The two men vying in the first contested election for leadership of the Philadelphia Bar Association in six years both are acutely aware that the metropolitan bar association is itself in a race for relevance to lawyers with many demands on their time.
Albert S. Dandridge III, chair of Schnader Harrison Segal & Lewis’ securities practice group, and Joseph Prim, a workers’ compensation attorney in the two-man firm Duca and Prim, are the two candidates.
What’s the Relevance?
The bar association may not have great relevance for lawyers who have national or international practices, Prim said, but for lawyers with more local practices, the bar association provides invaluable opportunities for consortium with other legal colleagues and with judges.
The bar association, for more local practices, is the avenue for lawyers to debate issues that are important in the law and to lobby in the General Assembly to promote those issues, Prim said. The bar association also is important for the professionalism of lawyers so they are not just stuck in the office cranking out billables all the time, he said.
“It gives you the opportunity to mingle with other people that can promote the profession,” Prim said. “I don’t know that the bar association is less relevant than it was 20 years ago or 50 years ago or 100 years ago. People may have more things demanding their attention and their time.”
Prim also said the association must develop new streams of revenue. The issue, he said, has been discussed at the cabinet level for several months and Chancellor-elect Kathleen Wilkinson will be breaking new ground on the association’s financial viability in 2013 “that will have to be sown and tended and taken care of over the next several years. The world is changing. … You have to be flexible and adaptable as you go along.”
Dandridge said that when he was an associate a former chancellor of the bar association grabbed him and said, “‘Come with me,’ and I said, ‘Where am I going?’ and he said, ‘I’m taking you to a bar association event,’ and he said, ‘You need to go and I need to be involved.’”
That does not happen as much as it happened 15, 25 or 35 years ago, Dandridge said.
But the bar association is still very relevant to lawyers’ professional lives, even when working for a firm that has dozens of offices around the country or even the world, Dandridge said.
The bar association, Dandridge said, is important to the civility of the profession and for people to meet others, to “reach out beyond our silos … [to] meet and interact with people we may not ordinarily.”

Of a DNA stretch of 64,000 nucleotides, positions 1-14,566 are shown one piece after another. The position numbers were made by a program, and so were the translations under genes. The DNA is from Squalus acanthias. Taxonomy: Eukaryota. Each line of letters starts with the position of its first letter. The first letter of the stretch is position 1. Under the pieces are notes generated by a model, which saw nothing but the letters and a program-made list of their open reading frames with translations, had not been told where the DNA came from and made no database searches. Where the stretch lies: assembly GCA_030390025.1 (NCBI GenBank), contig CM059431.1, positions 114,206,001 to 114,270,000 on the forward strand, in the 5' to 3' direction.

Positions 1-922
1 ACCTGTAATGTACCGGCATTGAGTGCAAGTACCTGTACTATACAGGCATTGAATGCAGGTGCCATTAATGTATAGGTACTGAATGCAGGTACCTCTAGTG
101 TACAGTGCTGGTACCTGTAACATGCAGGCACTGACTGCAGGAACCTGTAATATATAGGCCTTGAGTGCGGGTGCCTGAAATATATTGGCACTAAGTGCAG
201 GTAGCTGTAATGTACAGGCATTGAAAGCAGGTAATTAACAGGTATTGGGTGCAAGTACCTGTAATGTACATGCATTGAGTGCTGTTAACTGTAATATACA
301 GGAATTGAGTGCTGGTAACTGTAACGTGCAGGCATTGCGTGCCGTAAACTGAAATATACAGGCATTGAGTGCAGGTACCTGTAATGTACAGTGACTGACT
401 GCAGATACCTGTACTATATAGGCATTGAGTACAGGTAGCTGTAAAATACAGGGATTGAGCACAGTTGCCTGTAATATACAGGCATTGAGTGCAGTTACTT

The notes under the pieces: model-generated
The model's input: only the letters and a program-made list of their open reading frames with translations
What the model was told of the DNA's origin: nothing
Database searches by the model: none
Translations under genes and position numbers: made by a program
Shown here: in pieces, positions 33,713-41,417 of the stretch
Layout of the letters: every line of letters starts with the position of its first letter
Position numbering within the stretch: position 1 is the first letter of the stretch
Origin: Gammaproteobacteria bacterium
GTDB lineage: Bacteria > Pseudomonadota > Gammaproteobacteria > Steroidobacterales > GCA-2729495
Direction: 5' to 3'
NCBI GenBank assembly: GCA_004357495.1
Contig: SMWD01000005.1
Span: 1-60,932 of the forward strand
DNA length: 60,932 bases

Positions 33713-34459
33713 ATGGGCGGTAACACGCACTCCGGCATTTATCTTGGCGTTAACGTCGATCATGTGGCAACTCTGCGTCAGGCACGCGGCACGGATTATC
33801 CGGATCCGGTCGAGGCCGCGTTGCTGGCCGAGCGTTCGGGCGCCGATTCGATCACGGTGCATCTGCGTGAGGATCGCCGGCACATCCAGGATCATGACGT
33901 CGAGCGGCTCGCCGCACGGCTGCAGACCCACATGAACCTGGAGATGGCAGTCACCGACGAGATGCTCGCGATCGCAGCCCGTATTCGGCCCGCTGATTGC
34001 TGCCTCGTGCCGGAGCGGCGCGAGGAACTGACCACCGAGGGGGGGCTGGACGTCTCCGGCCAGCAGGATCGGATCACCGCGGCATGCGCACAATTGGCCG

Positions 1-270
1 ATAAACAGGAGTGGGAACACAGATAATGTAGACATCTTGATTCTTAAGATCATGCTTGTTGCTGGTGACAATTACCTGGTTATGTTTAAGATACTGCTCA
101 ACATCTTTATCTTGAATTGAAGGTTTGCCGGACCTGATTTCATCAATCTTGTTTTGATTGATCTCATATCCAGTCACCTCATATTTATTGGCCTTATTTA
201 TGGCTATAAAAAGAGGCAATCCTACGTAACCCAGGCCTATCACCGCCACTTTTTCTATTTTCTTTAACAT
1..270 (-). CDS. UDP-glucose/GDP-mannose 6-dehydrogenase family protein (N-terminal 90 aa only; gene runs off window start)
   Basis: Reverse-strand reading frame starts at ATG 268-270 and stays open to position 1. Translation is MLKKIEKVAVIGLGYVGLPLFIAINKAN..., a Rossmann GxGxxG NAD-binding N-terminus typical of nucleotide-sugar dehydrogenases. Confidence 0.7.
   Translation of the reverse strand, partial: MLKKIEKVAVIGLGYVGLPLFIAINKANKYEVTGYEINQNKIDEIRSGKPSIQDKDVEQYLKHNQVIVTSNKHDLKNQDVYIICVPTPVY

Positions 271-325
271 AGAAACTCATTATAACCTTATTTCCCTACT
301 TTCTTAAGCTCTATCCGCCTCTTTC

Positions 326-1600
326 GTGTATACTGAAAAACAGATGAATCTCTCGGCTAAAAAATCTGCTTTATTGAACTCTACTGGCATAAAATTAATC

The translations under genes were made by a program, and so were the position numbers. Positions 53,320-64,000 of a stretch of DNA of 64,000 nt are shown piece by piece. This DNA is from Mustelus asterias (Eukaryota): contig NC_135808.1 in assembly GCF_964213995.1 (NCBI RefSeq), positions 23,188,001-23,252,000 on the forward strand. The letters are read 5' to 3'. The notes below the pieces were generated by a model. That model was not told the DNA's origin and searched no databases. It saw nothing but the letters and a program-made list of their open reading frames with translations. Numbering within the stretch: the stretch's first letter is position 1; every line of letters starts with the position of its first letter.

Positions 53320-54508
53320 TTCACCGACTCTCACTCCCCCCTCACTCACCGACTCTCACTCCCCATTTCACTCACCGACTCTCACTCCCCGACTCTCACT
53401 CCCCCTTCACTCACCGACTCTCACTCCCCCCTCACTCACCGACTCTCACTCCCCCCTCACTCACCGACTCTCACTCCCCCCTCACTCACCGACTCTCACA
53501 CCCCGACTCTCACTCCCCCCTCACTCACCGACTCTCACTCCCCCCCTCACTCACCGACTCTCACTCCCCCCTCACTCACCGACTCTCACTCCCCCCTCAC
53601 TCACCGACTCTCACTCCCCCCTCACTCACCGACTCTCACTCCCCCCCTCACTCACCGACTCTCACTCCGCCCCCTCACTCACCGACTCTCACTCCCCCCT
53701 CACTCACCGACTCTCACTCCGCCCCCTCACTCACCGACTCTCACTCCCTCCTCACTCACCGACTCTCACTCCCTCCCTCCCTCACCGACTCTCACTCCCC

The bar association must regain lost members, figure out ways to make more transparent its goods and services, increase its revenues, and ensure that the association accomplishes missions such as the advocacy of providing pro bono representation to people who otherwise can’t afford attorneys, Dandridge said.
Not Just Prim and Proper
It may be convenient that Prim likes to go to parties and take his wife of 20 years out for dinner and dancing because of the amount of social events that a chancellor is expected to attend.
Though Prim is in a small firm, he said he would be able to take on the responsibilities of the chancellorship, if elected, because he spends about half of his time on outside activities anyway, such as the bar association, his church and the Union League, and because he does use other attorneys on a per diem basis sometimes.
Prim has served a total of nine years on the board of governors and for the last four years he has been the association’s treasurer.
Prim has also been involved as a member of the association’s membership development committee. After being involved in the association for 20 years, Prim said he has the knowledge base to strengthen the association’s leadership on pro bono representation, equal access to justice and the independence of the judiciary.
While Prim said he had nothing negative to say about Dandridge, he said he has more experience in the bar association. “I’ve been told I have a lot of surplus energy, so I could bring that energy to bear,” Prim said.